SCRIPTURE: “Cast your cares on the LORD and He will sustain you; He will never let the righteous fall.” (Psalm 55:22 NIV)
David, brings his concerns and fears to God, asking Him to take care of the problems he’s facing. He knows he can trust God with the outcome. God has proven Himself before and will do so again. (Psalm 55:16-17). Much of the time, what we care about is not entirely within our control. We can’t dictate the results of our best efforts; we can’t force our hopes to materialize, and we definitely can’t make someone we love healthy and happy by the sheer force of our will. When we try to control outcomes, we carry a burden too heavy for human shoulders to bear. What a relief it is to finally let go, to heave our heavy burden onto the strong back of the Lord. He promises to sustain our hearts and minds with His peace (Philippians 4:6-7). And no matter what He chooses to do with what concerns us, we have the assurance that His decisions are guided by His love for us (1 Peter 5:7).
SCRIPTURE: “Give me a sign of your goodness, that my enemies may see it and be put to shame, for you, O LORD, have helped me and comforted me.”(Psalm 86:17 NIV)
Is it wrong to ask God to show himself, to prove Himself, to give us a “sign” of His goodness? The Israelites are rebuked and disciplined many times for putting God to the test, for insisting on more evidence of His goodness and power than He’s already abundantly provided (Psalm 78:41-51).
But here the psalmist’s motives are clearly not for his own benefit. He is not doubting God or demanding that the Lord demonstrate His character in a tangible way just so he will feel better. Rather, he wants the evidence of God’s loving presence to rebuke and shame the people who have no faith in the Almighty, to whom the psalmist owes his life. Like the prophet Micah, we need not hesitate to pray that God will help and honor us so that His glory will be revealed to the arrogant and unbelieving (Micah 7:8-10)
SCRIPTURE: “Set a guard over my mouth, O LORD; keep watch over the door of my lips.”(Psalm 141:3 NIV)
Have you ever wanted to retrieve words you just heard come out of your mouth-words better left unsaid, or even unthought? We’ve all experienced the discomfort, embarrassment, and repercussion of speaking when we should have kept our mouths shut. Sometimes our words have stung others with their poison, causing pain and destruction we later regret. The News Testament writer James calls the tongue “a restless evil, full of deadly poison” (James 3:8). James takes the believer’s speech so seriously that he says our religion is “worthless” if we fail to keep our tongues under control (James 1:26). The psalmist’s prayer here is clearly wise, a prayer we’d do well to emulate. Since we never know when foolish or sinful words will rush to the “door” of our lips, we need a divine sentry to keep constant watch. James agrees with the psalmist that we cannot tame our own tongues therefore we must rely on God to guard our mouths.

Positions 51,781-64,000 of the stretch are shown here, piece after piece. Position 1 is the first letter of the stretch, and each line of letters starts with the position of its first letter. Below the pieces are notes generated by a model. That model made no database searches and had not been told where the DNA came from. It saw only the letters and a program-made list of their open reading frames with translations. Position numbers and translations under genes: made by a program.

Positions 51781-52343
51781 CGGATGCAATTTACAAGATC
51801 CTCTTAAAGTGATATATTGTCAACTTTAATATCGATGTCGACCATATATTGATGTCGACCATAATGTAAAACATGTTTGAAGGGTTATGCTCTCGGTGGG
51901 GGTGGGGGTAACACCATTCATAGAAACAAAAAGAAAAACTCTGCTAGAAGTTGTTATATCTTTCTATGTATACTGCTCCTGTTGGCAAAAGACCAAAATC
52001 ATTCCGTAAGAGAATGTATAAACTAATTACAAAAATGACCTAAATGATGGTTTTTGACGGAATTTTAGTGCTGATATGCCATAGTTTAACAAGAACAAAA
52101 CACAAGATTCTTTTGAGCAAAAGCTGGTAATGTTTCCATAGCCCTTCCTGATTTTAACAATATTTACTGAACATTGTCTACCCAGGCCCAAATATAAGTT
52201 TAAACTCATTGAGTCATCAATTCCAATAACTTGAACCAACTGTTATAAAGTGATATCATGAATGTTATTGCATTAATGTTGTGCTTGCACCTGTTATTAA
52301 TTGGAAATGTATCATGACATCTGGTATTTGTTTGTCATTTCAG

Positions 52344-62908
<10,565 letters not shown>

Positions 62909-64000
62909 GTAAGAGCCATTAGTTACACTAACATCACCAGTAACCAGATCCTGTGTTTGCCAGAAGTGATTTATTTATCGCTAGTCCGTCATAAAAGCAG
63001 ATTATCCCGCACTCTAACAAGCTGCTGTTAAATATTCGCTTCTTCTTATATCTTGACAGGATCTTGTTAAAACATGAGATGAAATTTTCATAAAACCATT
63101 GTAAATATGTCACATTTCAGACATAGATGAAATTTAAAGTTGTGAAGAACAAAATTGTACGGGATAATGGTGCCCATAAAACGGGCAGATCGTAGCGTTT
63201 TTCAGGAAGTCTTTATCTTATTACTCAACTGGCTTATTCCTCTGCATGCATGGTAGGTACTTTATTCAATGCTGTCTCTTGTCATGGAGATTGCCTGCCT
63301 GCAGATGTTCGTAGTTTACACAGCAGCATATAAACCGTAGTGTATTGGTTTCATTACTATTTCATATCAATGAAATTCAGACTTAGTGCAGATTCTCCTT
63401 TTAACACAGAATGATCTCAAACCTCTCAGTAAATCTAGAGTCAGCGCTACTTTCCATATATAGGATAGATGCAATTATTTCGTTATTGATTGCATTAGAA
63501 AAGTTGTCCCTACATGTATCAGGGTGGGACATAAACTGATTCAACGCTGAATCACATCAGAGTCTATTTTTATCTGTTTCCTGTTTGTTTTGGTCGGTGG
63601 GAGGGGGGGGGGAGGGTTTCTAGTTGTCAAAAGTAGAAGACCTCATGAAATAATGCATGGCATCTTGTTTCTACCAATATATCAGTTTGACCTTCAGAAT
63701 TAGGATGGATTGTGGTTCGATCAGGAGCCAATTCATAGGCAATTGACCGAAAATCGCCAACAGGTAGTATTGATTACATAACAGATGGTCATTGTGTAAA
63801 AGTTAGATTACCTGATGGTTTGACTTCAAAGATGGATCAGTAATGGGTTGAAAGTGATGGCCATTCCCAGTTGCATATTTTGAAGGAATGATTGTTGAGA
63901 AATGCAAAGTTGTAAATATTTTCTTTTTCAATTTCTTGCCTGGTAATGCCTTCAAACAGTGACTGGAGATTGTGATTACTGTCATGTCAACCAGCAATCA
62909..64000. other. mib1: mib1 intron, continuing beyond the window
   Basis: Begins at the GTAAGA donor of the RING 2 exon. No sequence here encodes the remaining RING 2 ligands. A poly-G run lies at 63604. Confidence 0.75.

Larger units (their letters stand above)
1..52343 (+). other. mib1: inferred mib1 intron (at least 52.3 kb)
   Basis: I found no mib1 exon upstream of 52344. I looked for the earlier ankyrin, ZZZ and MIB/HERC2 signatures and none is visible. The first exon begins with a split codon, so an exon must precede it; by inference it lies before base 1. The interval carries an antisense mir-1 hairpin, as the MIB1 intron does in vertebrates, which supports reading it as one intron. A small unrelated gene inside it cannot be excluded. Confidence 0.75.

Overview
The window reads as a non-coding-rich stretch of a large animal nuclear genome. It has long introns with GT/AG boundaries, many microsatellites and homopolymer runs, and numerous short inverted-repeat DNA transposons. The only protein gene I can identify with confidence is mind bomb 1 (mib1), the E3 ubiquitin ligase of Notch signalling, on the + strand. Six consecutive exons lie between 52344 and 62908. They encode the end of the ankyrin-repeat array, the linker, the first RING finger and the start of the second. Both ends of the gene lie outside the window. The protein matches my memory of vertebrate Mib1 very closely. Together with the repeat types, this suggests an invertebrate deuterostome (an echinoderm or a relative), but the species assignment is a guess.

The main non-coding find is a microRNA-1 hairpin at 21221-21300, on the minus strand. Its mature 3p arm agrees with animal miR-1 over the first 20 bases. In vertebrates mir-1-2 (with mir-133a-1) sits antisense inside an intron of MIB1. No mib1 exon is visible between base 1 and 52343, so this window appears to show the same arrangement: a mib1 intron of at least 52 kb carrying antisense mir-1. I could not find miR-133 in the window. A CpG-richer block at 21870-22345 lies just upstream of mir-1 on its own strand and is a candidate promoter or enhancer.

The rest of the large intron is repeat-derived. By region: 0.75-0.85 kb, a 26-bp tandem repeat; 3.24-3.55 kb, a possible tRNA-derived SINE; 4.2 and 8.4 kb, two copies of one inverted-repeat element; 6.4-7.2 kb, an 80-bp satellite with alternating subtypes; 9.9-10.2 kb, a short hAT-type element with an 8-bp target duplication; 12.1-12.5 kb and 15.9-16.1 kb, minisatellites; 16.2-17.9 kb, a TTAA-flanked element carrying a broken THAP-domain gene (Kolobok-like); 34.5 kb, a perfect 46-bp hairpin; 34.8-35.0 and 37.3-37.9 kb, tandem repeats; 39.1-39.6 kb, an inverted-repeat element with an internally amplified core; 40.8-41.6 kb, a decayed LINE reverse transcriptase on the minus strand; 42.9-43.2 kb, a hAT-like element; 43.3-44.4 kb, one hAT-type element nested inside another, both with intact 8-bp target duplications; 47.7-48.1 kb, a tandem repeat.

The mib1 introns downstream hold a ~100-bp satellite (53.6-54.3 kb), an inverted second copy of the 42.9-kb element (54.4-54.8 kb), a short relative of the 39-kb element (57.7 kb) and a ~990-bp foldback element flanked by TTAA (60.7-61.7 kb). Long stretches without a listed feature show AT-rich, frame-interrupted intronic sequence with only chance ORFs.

SCRIPTURE: “Delight yourself in the LORD and He will give you the desires of your heart”. (Psalm 37:4 NIV)
David expresses in his psalm a deep truth that he’s discovered: If he finds his life’s delight in the Lord, all his desires are fulfilled. To delight in someone is to find joy in their presence, to welcome their unique qualities, and to express pleasure in their company. When we make the Lord the object our delight, spending time in His presence and reveling in His character, our deepest heart’s desires gradually align themselves with His own. We discover that what we want is what He wants-and how delighted He is to honor our heart’s desire by keeping us in the center of His Will! As we believe in Him and grow to love Him more day by day, we will be “filled with inexpressible and glorious joy” for we will be enjoying the ultimate prize of our faith, the ultimate desire of our hearts: the eternal salvation of our souls (1 Peter 1:8-9).
SCRIPTURE: He makes me lie down in green pastures, He leads me beside quiet waters, He restores my soul. He guides me in paths of righteousness for His name’s sake.” (Psalm 23:2-3 NIV)
The imagery in this snippet of the most known and beloved of all psalms could not be more soothing for women today. How often do we wish for nothing more than to “lie down,” to enjoy peace and quiet, to rest and revive in the midst of our harried lives? If we think it is God who demands superhuman effort and impossible schedules, we are wrong. God wants us to move steadily forward on our journey through life (Psalm 84:5-7), but rest and refreshment along the way are an integral part of His plan. He makes us lie down in verdant, nourishing “pasture” of His presence. He does not leave us in the desert but leads us directly to the banks of quiet pools of refreshment-if only we will follow. When we cooperate with the rejuvenating rhythms He has ordained for us each day, we will be physically, emotionally, and spiritually restored so that we can renew our pilgrimage and follow Him for eternity.